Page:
Researchers have identified characteristics that lead people to either overestimate or underestimate the risks of living in communities with known hazards such as landslides. This community in La Conchita, Calif., was damaged by landslides in January 2005.
Credit: John Shea/FEMA
This Behind the Scenes article was provided to LiveScience in partnership with the National Science Foundation.
The California wildfires in 2007 led some people to wonder why anyone would live in terrain as vulnerable to natural disasters as parts of California. Now, the heart of the 2008 fire season will soon be here and people will no doubt ask similar questions as homes and communities are threatened once again.
Do people have no choice but to live in a land that regularly suffers fires, landslides and earthquakes? Do they love the beauty and weather so much that they are willing to live with exceptional risks? Is it possible that they do not really understand the risks they face?
"Understanding risk and taking acceptable action is complex," says Paul Slovic.
For decades scientists like Slovic, a psychology professor at the University of Oregon, Eugene, Ore. and president of the Decision Research group there, have studied aspects of these difficult questions.
For example, researchers have identified why some people tend to overestimate or underestimate the risks of certain hazards. Hazards that are familiar, visible, and well understood draw less concern than new, invisible, or less understood hazards.
Wildfire is a good illustration. In general, people are familiar with fire and understand a good deal about its mechanics, so fire risks are often underestimated or discounted. In contrast, the unfamiliar, invisible hazards posed by electromagnetic radiation tend to appear riskier and draw more concern and demands for government control.
"Understanding risks in a democratic society means understanding that there are multiple perspectives that should be considered when making risk decisions," says Slovic. "Risk decisions do not purely belong to scientists or government officials. The public has important contributions to make."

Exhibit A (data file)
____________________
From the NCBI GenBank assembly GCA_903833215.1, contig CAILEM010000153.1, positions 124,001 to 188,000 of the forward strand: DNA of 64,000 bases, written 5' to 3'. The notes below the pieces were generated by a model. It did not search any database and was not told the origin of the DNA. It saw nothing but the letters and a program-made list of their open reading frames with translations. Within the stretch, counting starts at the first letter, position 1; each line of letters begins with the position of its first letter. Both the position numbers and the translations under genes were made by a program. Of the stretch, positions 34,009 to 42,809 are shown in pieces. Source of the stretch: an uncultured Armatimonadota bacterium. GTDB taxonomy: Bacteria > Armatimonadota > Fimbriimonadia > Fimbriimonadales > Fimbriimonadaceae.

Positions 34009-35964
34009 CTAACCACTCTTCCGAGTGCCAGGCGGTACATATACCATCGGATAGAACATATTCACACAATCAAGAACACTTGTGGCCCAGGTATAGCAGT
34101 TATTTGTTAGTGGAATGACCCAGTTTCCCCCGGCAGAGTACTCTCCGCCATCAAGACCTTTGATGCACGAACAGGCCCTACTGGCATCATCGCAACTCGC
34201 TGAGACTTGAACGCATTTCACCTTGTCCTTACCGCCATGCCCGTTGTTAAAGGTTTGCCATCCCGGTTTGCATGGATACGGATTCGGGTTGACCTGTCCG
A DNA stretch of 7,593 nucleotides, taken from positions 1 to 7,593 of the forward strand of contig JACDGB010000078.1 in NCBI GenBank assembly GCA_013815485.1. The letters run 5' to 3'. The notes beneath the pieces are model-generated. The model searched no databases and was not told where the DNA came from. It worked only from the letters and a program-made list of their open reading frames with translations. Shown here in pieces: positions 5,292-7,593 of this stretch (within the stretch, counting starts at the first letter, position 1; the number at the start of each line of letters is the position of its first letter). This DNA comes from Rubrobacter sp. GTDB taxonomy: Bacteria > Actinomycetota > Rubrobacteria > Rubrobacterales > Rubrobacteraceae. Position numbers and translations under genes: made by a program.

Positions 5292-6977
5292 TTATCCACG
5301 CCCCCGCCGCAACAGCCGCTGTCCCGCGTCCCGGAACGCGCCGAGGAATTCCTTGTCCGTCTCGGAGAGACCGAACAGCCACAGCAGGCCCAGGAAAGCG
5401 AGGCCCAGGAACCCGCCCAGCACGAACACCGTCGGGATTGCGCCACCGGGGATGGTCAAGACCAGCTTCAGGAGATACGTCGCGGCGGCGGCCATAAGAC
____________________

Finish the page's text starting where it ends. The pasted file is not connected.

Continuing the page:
Slovic's perspective comes from his early days as a decision and risk behavior researcher in the late 1960's. It was then he met one of the early pioneers of decision, risk and management sciences, Dr. Gilbert White, who put him on the path to one of his most significant research findings.
White, who was studying risk decisions related to natural hazards — fire, hurricanes and the like — was aware of Slovic's work with risk and gambling experiments. White asked Slovic why people rebuild on the same spot after a natural hazard, a question Slovic could not answer. But it spurred him to further research.
That research resulted in the development of the psychometric paradigm of risk perception, a theory influential in convincing policymakers that experts are not necessarily better at estimating risks than lay people. By introducing a quantitative, survey-based method for studying risk perception, Slovic showed risk could be studied scientifically.
"The public is not ignorant or irrational when they disagree with the experts," says Slovic. "They may know things scientists do not know. It's important for us to bring public values into risk management decisions."
Taking cues from Slovic's research methodologies as well as from others', a number of scientists are examining the psychology of risk in order to help people make better decisions about risks. Much of this work is supported by the National Science Foundation, Arlington, Va.
For example, scientists are exploring questions about which risks people are or are not willing to take. An individual and his neighbor both may think the probability that a wildfire will damage their homes is exactly the same, yet one of them might move to a rainy climate to escape while the other would not dream of moving.
"We can't underestimate the importance of place, weather and beauty to people," says Slovic. "It's important that policymakers, government officials, and insurance companies take these risk elements into account.
"It may be that government officials want to restrict new development in a risky area, or that insurance companies want to ask people to share the cost burden."
Whatever happens, the 2008 fire season certainly will revisit the questions of previous years, giving rise to new suppositions and new theories about why people take obvious risks. Paul Slovic and other researchers will be there to weigh in.
To read more about some of Slovic's most recent work, check out Why Nations Fail to Act. For more to explore, visit the Web sites for some of the NSF-funded researchers whose work is described above: Paul Slovic, Ellen Peters, Howard Kunreuther, David Krantz.
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